Three or four years ago, when companies said that they wanted to “be sustainable” they usually had their own operations in mind. No longer.

Companies today are facing growing demands from investors, employees and clients to not just raise standards in their own businesses, but those of their supply chains too. Walmart is one American pioneer in this respect: it is urging its suppliers to cut carbon emissions, improve their biodiversity footprint and will soon move to social issues too.

Others will undoubtedly join the conversation in 2021, not least because it seems that investors seem minded to reward companies that are raising ESG supply chain standards. This is partly because investors have realised that if a company is able to monitor ESG standards among suppliers, it is probably fairly well run in general.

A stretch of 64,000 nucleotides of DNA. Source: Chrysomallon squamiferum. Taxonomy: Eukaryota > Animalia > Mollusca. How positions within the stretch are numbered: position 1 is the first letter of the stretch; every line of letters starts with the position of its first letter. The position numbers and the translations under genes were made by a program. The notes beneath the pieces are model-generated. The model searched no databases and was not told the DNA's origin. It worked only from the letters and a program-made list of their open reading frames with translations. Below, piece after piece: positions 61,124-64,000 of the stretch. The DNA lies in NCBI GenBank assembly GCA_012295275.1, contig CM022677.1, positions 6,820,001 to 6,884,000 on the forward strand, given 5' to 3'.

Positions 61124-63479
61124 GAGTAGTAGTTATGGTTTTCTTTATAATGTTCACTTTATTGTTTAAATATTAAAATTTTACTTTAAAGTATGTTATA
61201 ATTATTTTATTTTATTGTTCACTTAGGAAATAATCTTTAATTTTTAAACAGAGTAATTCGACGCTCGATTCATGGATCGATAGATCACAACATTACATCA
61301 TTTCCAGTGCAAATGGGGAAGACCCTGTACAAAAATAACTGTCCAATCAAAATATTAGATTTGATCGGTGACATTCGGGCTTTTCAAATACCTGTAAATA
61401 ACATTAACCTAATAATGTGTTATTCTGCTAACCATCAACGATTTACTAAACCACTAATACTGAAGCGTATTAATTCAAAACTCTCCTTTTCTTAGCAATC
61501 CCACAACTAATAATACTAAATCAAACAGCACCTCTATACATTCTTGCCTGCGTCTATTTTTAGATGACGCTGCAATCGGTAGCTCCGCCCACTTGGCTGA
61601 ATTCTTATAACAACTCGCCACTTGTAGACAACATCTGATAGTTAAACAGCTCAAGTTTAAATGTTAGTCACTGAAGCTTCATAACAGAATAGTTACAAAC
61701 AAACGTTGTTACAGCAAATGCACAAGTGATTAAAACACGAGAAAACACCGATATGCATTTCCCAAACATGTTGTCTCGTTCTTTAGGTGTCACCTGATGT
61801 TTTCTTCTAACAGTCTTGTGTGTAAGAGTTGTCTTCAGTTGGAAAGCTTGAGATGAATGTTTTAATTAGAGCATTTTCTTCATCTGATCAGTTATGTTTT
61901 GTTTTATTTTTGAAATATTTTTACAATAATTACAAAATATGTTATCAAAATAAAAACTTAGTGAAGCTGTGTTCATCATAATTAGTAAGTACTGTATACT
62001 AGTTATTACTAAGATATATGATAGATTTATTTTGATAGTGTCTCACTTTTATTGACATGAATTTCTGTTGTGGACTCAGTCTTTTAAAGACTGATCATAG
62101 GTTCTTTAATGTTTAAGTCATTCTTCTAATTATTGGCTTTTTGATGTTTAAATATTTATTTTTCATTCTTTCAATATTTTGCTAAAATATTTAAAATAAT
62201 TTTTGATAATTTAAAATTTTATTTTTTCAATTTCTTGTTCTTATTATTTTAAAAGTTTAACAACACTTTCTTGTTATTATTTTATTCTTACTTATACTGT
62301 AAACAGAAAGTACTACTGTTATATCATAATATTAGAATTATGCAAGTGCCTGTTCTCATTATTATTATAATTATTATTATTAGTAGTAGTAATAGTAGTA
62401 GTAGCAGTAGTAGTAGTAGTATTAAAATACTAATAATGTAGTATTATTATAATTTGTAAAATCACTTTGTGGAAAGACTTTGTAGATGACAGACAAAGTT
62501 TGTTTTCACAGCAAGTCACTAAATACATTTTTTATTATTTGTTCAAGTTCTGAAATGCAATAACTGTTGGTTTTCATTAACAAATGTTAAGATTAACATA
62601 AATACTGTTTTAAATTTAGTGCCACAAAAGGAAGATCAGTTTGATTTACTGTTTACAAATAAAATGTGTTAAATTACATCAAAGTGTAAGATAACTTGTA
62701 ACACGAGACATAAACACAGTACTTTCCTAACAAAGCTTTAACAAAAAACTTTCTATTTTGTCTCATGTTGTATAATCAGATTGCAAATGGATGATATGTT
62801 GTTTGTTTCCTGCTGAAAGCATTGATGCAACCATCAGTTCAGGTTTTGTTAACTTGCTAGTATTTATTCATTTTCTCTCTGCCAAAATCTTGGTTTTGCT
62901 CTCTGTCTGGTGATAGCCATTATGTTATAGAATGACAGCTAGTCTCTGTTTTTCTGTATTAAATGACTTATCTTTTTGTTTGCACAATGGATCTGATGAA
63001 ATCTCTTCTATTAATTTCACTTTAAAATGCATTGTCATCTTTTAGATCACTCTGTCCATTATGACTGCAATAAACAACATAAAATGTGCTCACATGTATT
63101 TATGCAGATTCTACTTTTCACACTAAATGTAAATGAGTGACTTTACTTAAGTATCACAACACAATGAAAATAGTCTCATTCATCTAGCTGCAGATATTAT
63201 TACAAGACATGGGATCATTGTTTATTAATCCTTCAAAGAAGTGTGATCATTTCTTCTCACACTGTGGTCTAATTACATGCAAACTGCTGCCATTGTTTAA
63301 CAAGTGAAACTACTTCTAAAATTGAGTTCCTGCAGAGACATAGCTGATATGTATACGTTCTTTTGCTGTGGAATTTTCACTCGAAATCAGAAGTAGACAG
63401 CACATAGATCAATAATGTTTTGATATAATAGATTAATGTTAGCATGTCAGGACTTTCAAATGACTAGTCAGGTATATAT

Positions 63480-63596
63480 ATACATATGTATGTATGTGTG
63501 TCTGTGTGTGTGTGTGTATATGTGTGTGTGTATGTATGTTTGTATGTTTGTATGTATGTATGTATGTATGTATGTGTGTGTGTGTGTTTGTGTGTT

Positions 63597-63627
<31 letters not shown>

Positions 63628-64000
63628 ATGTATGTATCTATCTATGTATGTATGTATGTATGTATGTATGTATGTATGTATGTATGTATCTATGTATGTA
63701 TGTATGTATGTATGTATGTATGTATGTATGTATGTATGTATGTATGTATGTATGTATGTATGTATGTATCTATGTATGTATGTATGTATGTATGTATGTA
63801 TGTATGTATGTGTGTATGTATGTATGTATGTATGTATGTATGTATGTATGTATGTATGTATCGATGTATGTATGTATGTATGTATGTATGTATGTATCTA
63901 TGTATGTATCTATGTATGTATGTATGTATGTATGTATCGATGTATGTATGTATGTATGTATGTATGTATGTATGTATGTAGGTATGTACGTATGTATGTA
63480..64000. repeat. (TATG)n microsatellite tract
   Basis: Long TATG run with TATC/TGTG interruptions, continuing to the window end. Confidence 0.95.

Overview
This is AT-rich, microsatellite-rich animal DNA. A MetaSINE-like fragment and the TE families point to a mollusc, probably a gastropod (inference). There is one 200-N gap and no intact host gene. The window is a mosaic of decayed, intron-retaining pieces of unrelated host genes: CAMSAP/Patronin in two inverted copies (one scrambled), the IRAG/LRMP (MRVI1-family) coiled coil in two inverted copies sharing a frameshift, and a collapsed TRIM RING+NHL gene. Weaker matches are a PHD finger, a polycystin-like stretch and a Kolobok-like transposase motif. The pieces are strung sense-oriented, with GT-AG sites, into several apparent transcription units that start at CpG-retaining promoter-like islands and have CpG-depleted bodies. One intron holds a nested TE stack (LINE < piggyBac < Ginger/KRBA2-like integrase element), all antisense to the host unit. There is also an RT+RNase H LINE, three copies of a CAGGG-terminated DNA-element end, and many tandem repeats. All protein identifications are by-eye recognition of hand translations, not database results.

The accounting alphabet soup will keep swirling

2020 was the year that Moral Money got utterly fed up with the confusing mess of acronyms linked to ESG accounting standards (TCFD, SASB, GRI, to name but a few). So did many investors.

Happily, 2021 is likely to deliver (slow) movement towards creating a more rational world. Moral Money expects that eventually some form of a system based around TCFD and SASB will shape how most companies report on ESG issues, possibly within the frame being championed by the World Economic Forum (even thought many continental Europeans still love GRI).

© Getty Images

We rather hope that the easy-to-understand label “impact accounting” that has been launched by Harvard Business School professors and Ronald Cohen becomes the more popular tag since it is so much easier to pronounce and explain.

The olive yield curve

The European Commission will press ahead with efforts to introduce its green taxonomy in 2021. It deserves kudos in this respect for being a pioneer (and, by default, the global standard setter since the Trump administration withdrew from Paris).

But 2021 will also be a year when investment bankers and companies push for a more nuanced definition of “green” to ensure that brown companies, such as fossil fuel giants, are rewarded in the markets and court of public opinion as they travel in the general direction of green.